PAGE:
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On the occasion of the centenary of the birth of Carlos Andrés Pérez on October 27, those of us who knew him and accompanied him in his administration are reliving the days of foolishness and political short-sightedness that put an end to his second term, opening the doors to destructive populism. Those were the days when Venezuela’s leadership preferred to make democracy collapse rather than assume the responsibility of abandoning a rent-based economy and joining forces in the creation of wealth and the deepening of democracy.They were the days when Latin America seemed to have come of age. With the sole exception of Cuba, the entire continent was flying the flags of democracy and all nations had put their houses in order after the debt cyclone that engulfed the region in the 1970s and 1980s. For the first time in their history, Latin American nations had almost simultaneously chosen development above power ambitions. And they all shared the vision of the transformative power of free trade.
In this context, Carlos Andrés Pérez set about the task of inserting Venezuela into the Latin American current of transformation. It was the agenda of rationality. Rationality indicated that development was unattainable without fiscal discipline; defense of the rule of law; economic freedom; substantial improvement of public services, and competition.This agenda, however, was a declaration of war on the vested interests surrounding Venezuela’s political institutions. Heirs of the Spanish Middle Ages, they promoted the state creation of artificial monopolies throughout independent history in order to facilitate the extraction of rent. And the entire society derived its livelihood from rent-seeking operations.
Hence, a program that promoted the creation of wealth and allowed for economic competition was seen as a projectile launched against the waterline of a system whereby businessmen did not compete; politicians did not work; the military did not fight, and universities did not produce concepts worthy of appearing in the world’s citation indexes. Carlos Andrés Pérez’s program sought to put an end to the medieval culture of rent-seeking, and instead, sow the plants of individual freedom and the creation of wealth.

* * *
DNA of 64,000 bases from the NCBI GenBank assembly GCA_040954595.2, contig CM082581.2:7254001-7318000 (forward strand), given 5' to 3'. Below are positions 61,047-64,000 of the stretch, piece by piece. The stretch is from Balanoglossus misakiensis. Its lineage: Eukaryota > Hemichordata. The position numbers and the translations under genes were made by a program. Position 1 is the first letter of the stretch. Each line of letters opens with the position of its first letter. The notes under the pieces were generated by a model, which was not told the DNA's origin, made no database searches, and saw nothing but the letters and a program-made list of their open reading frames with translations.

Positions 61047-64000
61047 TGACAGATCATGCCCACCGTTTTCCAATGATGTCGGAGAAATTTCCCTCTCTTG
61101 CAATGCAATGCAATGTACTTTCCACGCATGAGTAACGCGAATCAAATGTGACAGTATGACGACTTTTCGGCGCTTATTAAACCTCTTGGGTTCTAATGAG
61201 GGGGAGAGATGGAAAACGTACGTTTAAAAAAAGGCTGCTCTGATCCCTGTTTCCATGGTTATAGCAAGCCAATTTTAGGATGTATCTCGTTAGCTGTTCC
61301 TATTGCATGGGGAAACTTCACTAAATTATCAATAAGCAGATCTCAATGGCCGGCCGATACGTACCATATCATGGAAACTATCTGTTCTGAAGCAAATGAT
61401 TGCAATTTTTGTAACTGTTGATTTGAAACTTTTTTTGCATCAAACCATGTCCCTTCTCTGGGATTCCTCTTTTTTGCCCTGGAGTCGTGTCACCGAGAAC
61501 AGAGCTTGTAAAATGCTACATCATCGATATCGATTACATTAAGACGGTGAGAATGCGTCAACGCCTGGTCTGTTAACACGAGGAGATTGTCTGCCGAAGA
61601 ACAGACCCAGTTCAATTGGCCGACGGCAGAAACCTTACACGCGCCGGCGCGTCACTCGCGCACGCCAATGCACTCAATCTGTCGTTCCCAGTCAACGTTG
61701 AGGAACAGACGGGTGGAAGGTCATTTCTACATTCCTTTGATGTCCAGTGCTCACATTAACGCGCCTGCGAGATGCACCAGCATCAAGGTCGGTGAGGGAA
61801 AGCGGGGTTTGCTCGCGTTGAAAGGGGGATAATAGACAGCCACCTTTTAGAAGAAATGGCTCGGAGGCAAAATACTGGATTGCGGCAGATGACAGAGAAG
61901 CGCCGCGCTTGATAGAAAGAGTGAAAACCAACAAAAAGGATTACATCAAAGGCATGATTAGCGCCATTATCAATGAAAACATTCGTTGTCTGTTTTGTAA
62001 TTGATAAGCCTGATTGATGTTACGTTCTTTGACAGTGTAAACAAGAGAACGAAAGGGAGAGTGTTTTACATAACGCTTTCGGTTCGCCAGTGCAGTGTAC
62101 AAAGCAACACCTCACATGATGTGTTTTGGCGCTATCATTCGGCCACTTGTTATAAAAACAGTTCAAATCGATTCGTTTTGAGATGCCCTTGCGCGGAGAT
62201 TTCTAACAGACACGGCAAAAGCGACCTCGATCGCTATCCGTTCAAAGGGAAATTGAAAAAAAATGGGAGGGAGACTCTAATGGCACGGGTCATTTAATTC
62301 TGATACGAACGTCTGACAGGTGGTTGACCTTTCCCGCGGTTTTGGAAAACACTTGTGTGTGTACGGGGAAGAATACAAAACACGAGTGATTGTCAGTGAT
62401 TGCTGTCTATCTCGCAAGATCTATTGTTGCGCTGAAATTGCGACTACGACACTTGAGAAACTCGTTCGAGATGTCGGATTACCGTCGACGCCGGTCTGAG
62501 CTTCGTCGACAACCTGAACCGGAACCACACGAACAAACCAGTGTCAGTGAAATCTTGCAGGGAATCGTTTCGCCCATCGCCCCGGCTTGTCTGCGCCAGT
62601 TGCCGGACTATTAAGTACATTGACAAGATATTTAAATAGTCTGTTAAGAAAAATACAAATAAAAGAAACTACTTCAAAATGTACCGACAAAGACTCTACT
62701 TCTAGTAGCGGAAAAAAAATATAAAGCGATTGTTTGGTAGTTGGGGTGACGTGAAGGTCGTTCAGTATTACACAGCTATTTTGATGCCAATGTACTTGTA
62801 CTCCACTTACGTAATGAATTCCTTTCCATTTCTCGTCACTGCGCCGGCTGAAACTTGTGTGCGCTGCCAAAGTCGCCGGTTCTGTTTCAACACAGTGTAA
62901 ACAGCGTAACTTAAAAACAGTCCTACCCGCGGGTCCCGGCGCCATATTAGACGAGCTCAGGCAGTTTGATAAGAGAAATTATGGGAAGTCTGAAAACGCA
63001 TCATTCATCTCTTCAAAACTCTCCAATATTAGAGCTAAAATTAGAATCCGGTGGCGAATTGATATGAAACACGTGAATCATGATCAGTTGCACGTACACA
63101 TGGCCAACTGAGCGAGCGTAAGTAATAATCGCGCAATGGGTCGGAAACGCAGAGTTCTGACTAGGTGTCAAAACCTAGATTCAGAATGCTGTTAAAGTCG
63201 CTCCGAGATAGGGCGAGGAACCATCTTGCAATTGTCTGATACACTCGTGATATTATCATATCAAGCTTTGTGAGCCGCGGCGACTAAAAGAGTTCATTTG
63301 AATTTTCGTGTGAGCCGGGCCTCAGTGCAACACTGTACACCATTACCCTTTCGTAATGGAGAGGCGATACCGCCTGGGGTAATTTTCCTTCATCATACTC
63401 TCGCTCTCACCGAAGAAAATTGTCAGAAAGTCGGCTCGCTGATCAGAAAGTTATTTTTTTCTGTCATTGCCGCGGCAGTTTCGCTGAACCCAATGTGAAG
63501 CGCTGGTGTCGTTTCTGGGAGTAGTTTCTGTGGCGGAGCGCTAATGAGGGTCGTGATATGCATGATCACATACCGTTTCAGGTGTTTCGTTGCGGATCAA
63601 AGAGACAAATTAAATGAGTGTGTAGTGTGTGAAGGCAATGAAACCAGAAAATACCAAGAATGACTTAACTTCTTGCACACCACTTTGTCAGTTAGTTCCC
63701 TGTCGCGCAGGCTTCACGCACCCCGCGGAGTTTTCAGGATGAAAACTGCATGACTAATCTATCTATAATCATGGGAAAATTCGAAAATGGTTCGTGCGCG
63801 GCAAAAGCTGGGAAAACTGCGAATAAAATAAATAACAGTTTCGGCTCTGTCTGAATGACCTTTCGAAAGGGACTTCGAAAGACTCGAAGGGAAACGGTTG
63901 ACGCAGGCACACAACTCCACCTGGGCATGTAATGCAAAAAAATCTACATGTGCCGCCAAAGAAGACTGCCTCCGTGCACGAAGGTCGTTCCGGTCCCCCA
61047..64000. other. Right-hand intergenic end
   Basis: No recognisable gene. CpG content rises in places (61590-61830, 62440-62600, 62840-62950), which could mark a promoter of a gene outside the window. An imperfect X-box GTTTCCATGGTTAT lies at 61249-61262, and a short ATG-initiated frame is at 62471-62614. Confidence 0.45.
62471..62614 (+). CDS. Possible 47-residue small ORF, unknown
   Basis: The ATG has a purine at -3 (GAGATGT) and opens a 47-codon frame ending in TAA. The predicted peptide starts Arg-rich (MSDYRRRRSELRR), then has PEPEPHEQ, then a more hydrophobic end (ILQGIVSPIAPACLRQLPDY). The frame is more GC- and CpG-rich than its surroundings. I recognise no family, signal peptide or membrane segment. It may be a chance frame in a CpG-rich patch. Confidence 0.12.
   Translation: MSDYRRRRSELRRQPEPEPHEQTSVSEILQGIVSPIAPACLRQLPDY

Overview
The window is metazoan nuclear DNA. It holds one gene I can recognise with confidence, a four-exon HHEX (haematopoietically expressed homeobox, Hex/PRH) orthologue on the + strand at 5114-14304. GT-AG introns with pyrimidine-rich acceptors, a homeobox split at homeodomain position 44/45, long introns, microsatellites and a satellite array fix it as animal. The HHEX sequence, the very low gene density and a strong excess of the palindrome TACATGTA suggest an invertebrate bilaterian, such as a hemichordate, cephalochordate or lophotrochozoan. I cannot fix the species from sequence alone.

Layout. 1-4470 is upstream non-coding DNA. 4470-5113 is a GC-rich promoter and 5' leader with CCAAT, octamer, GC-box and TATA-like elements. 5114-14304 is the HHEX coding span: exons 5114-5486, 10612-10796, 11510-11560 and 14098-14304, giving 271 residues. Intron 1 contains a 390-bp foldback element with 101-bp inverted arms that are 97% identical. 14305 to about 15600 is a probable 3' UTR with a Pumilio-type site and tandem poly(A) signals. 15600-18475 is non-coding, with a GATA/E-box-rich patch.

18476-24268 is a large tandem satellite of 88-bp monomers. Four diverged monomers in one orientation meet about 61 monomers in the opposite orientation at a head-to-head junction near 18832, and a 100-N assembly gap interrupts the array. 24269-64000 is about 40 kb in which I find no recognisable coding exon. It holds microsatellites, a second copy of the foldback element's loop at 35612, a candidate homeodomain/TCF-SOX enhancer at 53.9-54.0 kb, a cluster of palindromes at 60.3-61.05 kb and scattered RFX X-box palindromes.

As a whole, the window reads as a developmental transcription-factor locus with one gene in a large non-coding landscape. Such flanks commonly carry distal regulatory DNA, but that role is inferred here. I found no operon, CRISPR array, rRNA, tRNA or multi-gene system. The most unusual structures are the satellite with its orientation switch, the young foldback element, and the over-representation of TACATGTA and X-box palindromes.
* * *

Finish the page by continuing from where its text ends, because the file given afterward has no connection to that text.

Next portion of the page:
The counteroffensive of vested interests was put into place really quickly. Taking advantage of the disappointment that the people felt with democracy as a consequence of the lack of economic progress that had characterized “the lost decade,” and the expansion of corruption, the institutional leaders of Venezuela grouped themselves behind the project of getting rid of the leader who promoted change. And as this popular dislike surfaced in the polls, the elites began to use the argument to create a goal that placed the people of Venezuela as the protagonist of the counter-reform. It was essential to preserve the status quo that prevailed before the debt crisis because it guaranteed control of the economy and, by doing so, political power.
And we began to observe unnatural alliances. The Venezuelan Communist Party, for example, opposing the financial reform that sought to place banking under the control of effective regulatory bodies. Venezuelan businessmen, who for years had raised the banners of free trade, opposing the country’s entry into GATT. Both were united in denouncing a government corruption that could never be proven because it was a cabinet populated by young talents with no ties to political parties and with no interest in making a political career after the government experience, which was seen in Weberian terms.And today we are living with the consequences of those actions, because they opened the door to two enemies of freedom. A domestic one represented by the interests of the rent-based system that preferred to open the door to populism rather than expanding freedom. The other one, an external enemy, which for many years had been contemplating the idea of using Venezuela as a platform to finance its revolutionary delirium. And between them they managed to defeat Carlos Andrés Pérez and bury Venezuela.
This article is part of an agreement between El American and the Interamerican Institute for Democracy.
Beatrice Rangel es directora del Interamerican Institute for Democracy, Managing Director de AMLA Consulting, responsable de negociar e implementar estrategias y adquisiciones de inversión corporativas en América Latina y el Caribe. Exmiembro ejecutivo de Wharton School de la Universidad de Pennsylvania // Beatrice Rangel is Director of the Interamerican Institute for Democracy, Managing Director of AMLA Consulting, responsible for negotiating and implementing corporate investment strategies and acquisitions in Latin America and the Caribbean. Former Executive Fellow of the Wharton School of the University of Pennsylvania.